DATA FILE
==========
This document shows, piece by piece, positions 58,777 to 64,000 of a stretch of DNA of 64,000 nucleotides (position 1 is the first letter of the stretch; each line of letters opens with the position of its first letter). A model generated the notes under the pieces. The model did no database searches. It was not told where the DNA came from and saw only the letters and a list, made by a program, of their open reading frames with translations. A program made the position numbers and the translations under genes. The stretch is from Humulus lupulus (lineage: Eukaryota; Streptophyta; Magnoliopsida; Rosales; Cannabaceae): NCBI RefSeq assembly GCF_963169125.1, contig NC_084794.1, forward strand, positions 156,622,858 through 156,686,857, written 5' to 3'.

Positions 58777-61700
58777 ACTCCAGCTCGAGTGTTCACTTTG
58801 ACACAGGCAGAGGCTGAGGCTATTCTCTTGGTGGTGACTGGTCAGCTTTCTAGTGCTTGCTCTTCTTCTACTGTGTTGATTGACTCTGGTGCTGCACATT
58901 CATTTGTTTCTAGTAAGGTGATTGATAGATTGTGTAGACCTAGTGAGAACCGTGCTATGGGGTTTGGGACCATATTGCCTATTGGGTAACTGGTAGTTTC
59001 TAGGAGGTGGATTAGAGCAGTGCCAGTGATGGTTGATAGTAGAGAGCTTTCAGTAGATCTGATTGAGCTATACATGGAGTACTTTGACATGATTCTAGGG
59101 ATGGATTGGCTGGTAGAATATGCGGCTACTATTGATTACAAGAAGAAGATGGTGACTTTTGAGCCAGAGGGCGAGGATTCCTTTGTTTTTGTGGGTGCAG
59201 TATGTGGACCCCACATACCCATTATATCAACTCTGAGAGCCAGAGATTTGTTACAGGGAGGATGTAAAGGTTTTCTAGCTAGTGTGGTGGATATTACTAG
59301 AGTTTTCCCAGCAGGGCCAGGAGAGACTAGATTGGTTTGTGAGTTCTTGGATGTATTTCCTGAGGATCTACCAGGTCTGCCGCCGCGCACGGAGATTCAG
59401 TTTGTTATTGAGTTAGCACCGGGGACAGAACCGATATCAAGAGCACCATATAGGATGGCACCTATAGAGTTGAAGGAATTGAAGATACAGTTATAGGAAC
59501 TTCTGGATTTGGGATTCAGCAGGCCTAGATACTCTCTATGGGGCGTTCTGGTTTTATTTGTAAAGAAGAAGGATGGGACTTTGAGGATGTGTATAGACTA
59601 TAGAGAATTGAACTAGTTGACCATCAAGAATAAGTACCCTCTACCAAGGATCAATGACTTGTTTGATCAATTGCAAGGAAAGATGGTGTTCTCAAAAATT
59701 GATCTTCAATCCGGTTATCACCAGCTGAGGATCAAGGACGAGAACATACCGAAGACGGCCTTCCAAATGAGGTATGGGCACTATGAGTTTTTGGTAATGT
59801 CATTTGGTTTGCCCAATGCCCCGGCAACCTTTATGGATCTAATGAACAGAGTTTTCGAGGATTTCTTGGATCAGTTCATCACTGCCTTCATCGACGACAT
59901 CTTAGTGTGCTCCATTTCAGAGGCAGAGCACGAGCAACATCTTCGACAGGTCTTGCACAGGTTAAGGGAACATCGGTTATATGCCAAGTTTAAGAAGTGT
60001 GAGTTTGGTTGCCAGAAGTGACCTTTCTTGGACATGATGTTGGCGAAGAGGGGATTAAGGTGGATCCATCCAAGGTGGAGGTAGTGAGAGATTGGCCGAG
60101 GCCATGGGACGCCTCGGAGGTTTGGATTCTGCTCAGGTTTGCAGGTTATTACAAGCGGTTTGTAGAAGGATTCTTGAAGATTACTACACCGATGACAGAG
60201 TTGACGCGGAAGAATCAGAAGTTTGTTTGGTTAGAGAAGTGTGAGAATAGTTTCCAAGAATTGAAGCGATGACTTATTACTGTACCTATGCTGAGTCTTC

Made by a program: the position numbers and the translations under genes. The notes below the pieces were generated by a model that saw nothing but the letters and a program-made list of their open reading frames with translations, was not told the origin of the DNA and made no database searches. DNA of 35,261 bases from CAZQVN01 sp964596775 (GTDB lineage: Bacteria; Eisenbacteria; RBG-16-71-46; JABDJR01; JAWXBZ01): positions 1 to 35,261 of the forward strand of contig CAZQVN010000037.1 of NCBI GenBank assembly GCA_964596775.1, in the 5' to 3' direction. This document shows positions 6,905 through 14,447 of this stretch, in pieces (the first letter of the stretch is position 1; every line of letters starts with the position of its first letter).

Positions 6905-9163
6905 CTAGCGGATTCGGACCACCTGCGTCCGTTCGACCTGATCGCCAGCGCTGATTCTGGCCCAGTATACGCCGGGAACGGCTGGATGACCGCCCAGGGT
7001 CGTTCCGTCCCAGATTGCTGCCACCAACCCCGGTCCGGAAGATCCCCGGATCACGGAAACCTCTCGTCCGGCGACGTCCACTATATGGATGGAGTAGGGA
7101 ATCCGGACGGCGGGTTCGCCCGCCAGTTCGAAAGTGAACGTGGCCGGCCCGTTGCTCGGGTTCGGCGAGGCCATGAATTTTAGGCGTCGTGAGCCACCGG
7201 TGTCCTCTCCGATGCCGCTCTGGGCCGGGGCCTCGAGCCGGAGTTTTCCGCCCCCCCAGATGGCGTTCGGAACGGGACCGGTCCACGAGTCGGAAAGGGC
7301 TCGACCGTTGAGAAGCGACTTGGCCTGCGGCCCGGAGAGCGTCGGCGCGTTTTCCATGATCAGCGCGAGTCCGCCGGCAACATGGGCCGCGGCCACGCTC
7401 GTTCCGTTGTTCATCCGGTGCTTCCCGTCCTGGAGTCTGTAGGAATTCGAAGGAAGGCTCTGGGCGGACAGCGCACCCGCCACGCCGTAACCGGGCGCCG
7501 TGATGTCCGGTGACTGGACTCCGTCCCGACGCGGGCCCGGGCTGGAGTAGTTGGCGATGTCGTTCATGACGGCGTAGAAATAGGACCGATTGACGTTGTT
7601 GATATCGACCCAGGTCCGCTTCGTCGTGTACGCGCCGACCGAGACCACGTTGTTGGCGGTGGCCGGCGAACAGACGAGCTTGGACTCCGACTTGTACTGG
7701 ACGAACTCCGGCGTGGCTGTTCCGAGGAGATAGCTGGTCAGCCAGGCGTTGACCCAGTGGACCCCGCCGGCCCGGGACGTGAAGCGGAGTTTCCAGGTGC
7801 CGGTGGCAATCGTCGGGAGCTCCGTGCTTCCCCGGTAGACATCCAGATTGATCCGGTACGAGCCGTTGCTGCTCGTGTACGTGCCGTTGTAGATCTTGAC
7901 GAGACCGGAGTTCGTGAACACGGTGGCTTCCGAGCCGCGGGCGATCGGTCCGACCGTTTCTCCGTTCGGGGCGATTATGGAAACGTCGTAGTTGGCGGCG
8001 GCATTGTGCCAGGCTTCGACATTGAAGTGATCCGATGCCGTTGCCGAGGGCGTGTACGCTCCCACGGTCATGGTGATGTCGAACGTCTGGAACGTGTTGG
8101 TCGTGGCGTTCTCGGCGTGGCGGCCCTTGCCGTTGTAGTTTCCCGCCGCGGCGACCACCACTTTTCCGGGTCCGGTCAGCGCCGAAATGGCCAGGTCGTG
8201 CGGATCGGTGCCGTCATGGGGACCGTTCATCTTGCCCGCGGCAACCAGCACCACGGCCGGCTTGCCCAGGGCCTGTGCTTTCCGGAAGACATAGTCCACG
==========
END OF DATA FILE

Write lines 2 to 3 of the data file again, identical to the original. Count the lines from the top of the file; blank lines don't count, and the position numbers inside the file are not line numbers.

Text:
Positions 58777-61700
58777 ACTCCAGCTCGAGTGTTCACTTTG